The author’s garden looks better when he gets back from the vacation than it did before he left, thanks to Genna the garden sitter. (Joe Yonan/The Washington Post)

In mid-July, I stood in my front-yard garden, looked around and experienced more than a touch of anxiety. It wasn’t that things weren’t going well — they were — but I was about to go on a two-week vacation. What would become of my budding, leafing, flowering and fruiting plants while I was gone?

I wasn’t about to leave things to chance. Watering was the biggest concern, and I had (modestly) invested in a drip-irrigation system, just getting it hooked up and testing it before vacation day arrived. But the question that remained was who would operate the system — and who would watch over and communicate with me about the garden while I escaped work and headed to New England?

This was a first. The past few times I had traveled, my boyfriend, Carl, had stepped in to help, coming over and watering virtually every day — particularly when the weather turned hot and dry. But that was only for a few days or a week at a stretch. And this time, he was accompanying me.

I had in mind a next-door neighbor, but I was reluctant to propose such a big job to someone I was still getting to know. Genna and I had been enjoying chatting about gardening and more most mornings, when she would water her container herbs and ask my advice about stubborn weeds while I was planting cucumber seeds or harvesting peas. She is interested but not experienced, asking the type of questions that might seem obvious but, like most things about gardening, are actually pretty complicated. She reminds me of myself just a few years ago.

One morning, while I was working on the irrigation system, a grid of flat hoses that extend down each row of the raised beds, I saw Genna and mentioned that I was setting it up so watering would be easier during my time away. She didn’t miss a beat: “Do you need me to do anything to help with your garden when you’re away?” Um, yeah. I grinned and took her up on the offer on the spot.

We talked about how the watering might work; I imagined her turning on the system (overnight, to prevent evaporation) every couple of days when there were dry spells, and skipping it, of course, when it rained. I suggested that some of the leafy greens and herbs might need more frequent watering, along with my own container plants — including hanging flower baskets. I walked her through the narrow paths between beds and clarified which plants were which, and made sure she knew she was free to pick anything she wanted. Greens (kale, collards and Swiss chard) were coming on strong, the herbs were bountiful and tomatoes were on the way. I didn’t want her to worry too much about weeding, but to concentrate on the watering and harvesting.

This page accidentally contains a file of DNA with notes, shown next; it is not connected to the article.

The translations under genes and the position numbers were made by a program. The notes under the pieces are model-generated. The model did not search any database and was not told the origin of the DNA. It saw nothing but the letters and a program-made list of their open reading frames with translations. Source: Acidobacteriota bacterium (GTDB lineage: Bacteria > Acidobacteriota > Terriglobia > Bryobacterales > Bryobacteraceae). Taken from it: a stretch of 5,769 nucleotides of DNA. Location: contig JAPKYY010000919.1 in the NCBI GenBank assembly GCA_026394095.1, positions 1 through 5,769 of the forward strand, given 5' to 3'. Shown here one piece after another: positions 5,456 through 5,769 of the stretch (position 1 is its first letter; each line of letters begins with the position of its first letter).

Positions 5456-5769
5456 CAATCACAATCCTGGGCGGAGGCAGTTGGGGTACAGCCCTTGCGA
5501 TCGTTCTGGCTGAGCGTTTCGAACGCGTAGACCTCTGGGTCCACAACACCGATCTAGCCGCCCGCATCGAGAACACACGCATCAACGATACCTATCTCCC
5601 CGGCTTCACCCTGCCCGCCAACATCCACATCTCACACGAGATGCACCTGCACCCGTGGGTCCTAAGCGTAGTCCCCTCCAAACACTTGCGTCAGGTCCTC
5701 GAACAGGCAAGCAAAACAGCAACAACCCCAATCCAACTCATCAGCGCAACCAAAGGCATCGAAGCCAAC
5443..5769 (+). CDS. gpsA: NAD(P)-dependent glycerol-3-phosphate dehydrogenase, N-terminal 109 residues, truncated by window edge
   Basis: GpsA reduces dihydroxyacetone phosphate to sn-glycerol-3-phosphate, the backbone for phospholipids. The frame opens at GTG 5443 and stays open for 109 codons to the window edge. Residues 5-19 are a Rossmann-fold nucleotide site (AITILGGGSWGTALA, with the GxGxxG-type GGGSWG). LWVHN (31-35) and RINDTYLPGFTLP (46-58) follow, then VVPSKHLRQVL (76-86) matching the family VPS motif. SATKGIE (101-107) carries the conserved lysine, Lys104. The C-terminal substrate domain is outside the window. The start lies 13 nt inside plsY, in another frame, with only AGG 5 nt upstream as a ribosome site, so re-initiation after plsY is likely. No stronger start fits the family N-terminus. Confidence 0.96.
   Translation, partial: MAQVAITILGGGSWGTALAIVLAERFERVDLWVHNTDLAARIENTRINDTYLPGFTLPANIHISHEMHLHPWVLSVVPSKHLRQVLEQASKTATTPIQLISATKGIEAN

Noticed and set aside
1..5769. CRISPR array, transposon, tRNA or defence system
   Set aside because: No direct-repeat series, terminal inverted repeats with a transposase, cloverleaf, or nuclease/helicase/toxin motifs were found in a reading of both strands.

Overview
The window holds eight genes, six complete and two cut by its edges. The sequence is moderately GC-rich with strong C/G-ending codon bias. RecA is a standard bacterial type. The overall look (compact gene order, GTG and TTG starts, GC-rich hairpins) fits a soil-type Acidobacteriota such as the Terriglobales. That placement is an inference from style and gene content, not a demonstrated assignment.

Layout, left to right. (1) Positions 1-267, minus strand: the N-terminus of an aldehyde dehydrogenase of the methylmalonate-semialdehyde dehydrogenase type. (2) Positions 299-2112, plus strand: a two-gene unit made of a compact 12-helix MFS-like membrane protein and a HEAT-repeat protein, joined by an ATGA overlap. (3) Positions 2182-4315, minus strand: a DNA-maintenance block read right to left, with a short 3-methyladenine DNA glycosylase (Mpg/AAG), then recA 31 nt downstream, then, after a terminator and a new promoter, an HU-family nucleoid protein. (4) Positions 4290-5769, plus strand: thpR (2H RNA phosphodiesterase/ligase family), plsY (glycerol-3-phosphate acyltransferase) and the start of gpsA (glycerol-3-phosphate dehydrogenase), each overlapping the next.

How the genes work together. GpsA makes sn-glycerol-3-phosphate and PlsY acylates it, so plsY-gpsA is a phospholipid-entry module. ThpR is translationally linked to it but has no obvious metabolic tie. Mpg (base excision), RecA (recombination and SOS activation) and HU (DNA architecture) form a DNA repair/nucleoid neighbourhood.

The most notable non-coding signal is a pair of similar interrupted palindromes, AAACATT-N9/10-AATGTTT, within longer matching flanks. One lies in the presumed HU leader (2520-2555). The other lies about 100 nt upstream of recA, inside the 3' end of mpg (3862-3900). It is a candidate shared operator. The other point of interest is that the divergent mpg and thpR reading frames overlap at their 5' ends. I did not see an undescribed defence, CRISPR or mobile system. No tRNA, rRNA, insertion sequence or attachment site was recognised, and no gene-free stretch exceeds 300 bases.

And then I gave her a bagful of freshly dug radishes, along with an idea for cooking them, packed my bags and left.

I felt like a new parent leaving the baby with a sitter for the first time. I tried not to annoy her with too many “How’s everything going?” text messages, but I kept tabs on the weather forecast from afar and checked in with my garden sitter every two or three days. She sent me photos of the peppers and eggplants as they lengthened, and then, as my vacation entered its second week, she used the phrase we gardeners like to hear: “growing like crazy.” Should she do anything to prune, tie up or otherwise tend to the sprawl? We were just a day away from our return, so I told her to not sweat it.

Soon enough, we were heading home in a cab from the airport. I left my bags on the sidewalk as I leapt up my steps to the garden. My heart raced: It had exploded! Between a lot of rain the first week we were gone and Genna’s smart use of the irrigation system (and hand watering), every plant had seemingly doubled, tripled or even quadrupled in size.

The tomatoes had reached the top of the seven-foot trellis I had set up for them and had sent out so many branches (I didn’t prune as much as I should have, no doubt) it was hard to make it through the paths. The cucumbers were leaping over the small net I had arranged to try to get them to grow vertically and were stretching practically onto Genna’s yard. The bush green beans that had been just a few inches tall were cascading down a sidewall. A few lemon basil plants that had been unhappy in a crowded container before I transplanted them into the ground had turned into bushes of their own. There were dozens upon dozens of Thai peppers on four large plants, jalapeños galore, a half-dozen white and purple long eggplants. And more.

Of course, the growth seemed even more dramatic because I hadn’t witnessed it in incremental stages every day; now I felt like a proud parent picking up an adolescent from summer camp and noticing a growth spurt. Genna was glad for my return, although she let out a little nervous chuckle when I said I should go away more often.

I thanked her profusely, in word and deed. After pulling those cucumber vines up onto a new, taller trellis, then re-staking and tying the tomatoes into some semblance of shape, I cut down a bowl’s worth of basil, made a large batch of pesto, and divided it up into two jars. One for me, and one for the best sitter a gardener could hope for. The next thank-you: a dinner made from the vegetables she tended.

More from this series on font-yard gardening:

Should lead test cause worries when the beds are raised?

The front-yard garden gets squared away

A foodie’s foray into urban gardening